Changes Coming to Amazon’s Kindle

Publishing to Amazon’s Kindle has been easy for anyone to do, and has flooded the market with self-published eBooks. They range from professionally well-done to amateurishly horrible. Amazon wants to solve the problem of substandard eBooks.

eNovel Authors at Work posted a great article about the changes and what they mean to the average indie author. To get yourself familiar with what’s happening, I suggest you read it. It may make life easier for you.

The changes come into effect in February and will affect indie authors, small publishers, online publishers, and boutique publishers. This does not affect traditional publishers who concentrate on print books. When there are errors in the book, such as spelling mistakes, grammar mistakes, formatting issues, and just plain poor quality, the book will be flagged and taken offline. The author is then notified and asked to fix the problems before it can be published again. Even one complaint by a reader can result in a book being pulled. Thankfully, fixing the issues is easy, especially if it’s just a spelling or grammar mistake. In fact, Amazon will tell you exactly where the errors are. Sometimes, they’ll be foreign words. Fair enough, those don’t need to be changed. Before publishing, you can even use Kindle’s online proofer to find the mistakes. If there are no problems, publish away!

My worries are probably minor, but what if a book is constantly being tagged as poor quality because of technobabble, magic words, or unique names that the author has made up? I’d hope that wouldn’t be an issue.

On the positive side, this will force authors to make sure their books are good quality. It may discourage the lazy or unmotivated authors from publishing substandard books. They may try anyway, and get frustrated. I could see the number of books published this year decreasing because they’re prevented from publishing their error-riddled novels.

As always, I’m a wait and see kind of person. I’m interesting in seeing how this goes. What do you think? Do you agree with the new rules? Or do you have any worries? Let me know in the comments.

25 thoughts on “Changes Coming to Amazon’s Kindle”

  1. I think it’s a good idea to weed out the ones that need an excessive amount of editing. If a person purchases a book then finds it poorly edited it can be disappointing to the reader. What can they do? Complaining to Amazon is the only way to fix the problem. Hopefully Amazon will be able to get a handle on this daunting task. Good for authors too. Makes us all more diligent when editing our books.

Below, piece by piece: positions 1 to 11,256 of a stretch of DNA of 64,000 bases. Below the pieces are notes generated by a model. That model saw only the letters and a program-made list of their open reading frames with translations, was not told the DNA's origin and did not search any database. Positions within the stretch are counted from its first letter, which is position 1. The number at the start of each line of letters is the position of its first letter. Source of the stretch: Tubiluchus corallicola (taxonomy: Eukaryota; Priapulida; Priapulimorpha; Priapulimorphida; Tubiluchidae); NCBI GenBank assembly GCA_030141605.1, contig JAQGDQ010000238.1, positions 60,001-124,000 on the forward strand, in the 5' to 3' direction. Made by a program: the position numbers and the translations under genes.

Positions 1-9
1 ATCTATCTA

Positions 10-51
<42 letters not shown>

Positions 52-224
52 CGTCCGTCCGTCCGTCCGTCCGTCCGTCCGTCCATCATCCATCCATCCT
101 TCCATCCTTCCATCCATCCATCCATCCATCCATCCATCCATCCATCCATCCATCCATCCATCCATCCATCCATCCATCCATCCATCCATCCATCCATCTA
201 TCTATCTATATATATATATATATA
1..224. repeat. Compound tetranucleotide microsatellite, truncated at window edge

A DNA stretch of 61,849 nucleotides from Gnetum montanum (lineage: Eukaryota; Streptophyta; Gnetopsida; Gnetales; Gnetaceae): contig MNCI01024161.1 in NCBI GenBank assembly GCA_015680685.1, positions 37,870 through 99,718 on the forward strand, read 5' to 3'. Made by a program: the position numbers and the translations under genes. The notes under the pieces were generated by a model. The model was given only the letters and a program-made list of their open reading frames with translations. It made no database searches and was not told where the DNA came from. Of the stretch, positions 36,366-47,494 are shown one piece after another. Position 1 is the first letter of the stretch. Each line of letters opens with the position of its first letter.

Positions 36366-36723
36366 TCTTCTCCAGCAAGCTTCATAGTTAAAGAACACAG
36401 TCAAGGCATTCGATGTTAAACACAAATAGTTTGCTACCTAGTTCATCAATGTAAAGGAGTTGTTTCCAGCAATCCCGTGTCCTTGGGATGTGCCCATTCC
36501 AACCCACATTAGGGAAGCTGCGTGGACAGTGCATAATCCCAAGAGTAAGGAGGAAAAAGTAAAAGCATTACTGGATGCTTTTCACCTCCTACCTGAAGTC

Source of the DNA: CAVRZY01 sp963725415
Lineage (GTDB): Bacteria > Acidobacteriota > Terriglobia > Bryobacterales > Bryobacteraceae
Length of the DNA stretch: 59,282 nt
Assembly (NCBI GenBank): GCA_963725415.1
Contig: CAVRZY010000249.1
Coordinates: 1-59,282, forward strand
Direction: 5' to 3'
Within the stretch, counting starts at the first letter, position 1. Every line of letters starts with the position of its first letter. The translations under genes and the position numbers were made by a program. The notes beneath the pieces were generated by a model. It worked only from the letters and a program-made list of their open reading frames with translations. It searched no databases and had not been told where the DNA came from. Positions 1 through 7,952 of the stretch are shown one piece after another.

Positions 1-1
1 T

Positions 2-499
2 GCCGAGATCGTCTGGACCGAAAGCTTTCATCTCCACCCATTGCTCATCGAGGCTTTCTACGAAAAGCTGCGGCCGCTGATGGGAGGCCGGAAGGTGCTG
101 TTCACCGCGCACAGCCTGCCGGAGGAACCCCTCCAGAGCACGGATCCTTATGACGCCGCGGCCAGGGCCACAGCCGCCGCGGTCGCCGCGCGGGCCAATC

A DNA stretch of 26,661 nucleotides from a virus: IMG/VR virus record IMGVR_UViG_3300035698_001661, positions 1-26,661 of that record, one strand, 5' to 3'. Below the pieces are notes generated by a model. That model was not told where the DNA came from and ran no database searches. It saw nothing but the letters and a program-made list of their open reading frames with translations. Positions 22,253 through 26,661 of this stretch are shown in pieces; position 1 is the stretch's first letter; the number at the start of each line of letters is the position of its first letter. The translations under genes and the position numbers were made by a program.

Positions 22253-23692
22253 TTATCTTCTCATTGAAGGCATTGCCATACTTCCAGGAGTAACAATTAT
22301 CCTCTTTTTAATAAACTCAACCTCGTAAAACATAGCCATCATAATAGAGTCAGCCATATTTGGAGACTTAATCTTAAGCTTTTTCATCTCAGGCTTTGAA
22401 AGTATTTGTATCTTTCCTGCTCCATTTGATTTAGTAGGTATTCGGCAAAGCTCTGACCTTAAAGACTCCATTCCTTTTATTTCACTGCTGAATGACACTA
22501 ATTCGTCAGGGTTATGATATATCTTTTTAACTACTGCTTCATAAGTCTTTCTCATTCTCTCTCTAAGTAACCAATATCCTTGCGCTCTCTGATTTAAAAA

1. Agreed. My novel is steampunk with strong fantasy leanings. Most of my character and place names are unique, and the title even includes a fabricated, though logical and intuitive word. Hopefully these are somehow safe from Amazon’s editing bots.

  2. The onus is always on authors and their publishers (often, with Kindle, one and the same…) to offer best quality. What worries me, as you say, is the mindlessness of ‘bots’ or the risk of human mischief-making.

  3. Since I use a lot of wild fantasy names and some made-up languages, we’ll have to see, but the proofer never gave me too much trouble in the original version. It noted spellcheck issues but let me bulk-discard them (as in, all instances of This Name or That Weird Word) until I got down to actual errors, if any. So we’ll see.

  4. I’m cautiously optimistic about this because we definitely need some kind of system to help weed out the “day-publishers”, as I like to think of them (RIDDLED with errors…just RIDDLED). I’m a little concerned that it’ll be a pain-in-the-butt, though, if it ends up flagging things like slang or purposeful-errors. For instance, a character wakes up from a bar-room brawl and has had several teeth knocked out, so the author slurs his dialogue, purposely spelling words wrong to show that he’s having trouble pronouncing certain letters…if that was my book and it got flagged for spelling and grammatical errors and taken down I’d be pretty angry.

    1. I hope that if this does happen, and you go through the proofer, you can let the system know that these “mistakes” are not mistakes, but spelled that way on purpose. And hopefully, it remembers.

  5. On the surface it sounds like a good idea. We all want professional quality books, indie or not. I’ve read traditionally published books that had errors, I think they should be included. My bigger problem is, dialects. Look at Mark Twain. The language in his books are far from standard English. If a current writer is using a regional dialect, how will these changes affect them?

    1. Dialects can be a concern. Someone raised that question, especially when dealing with American vs British spelling. They said that won’t be a problem.

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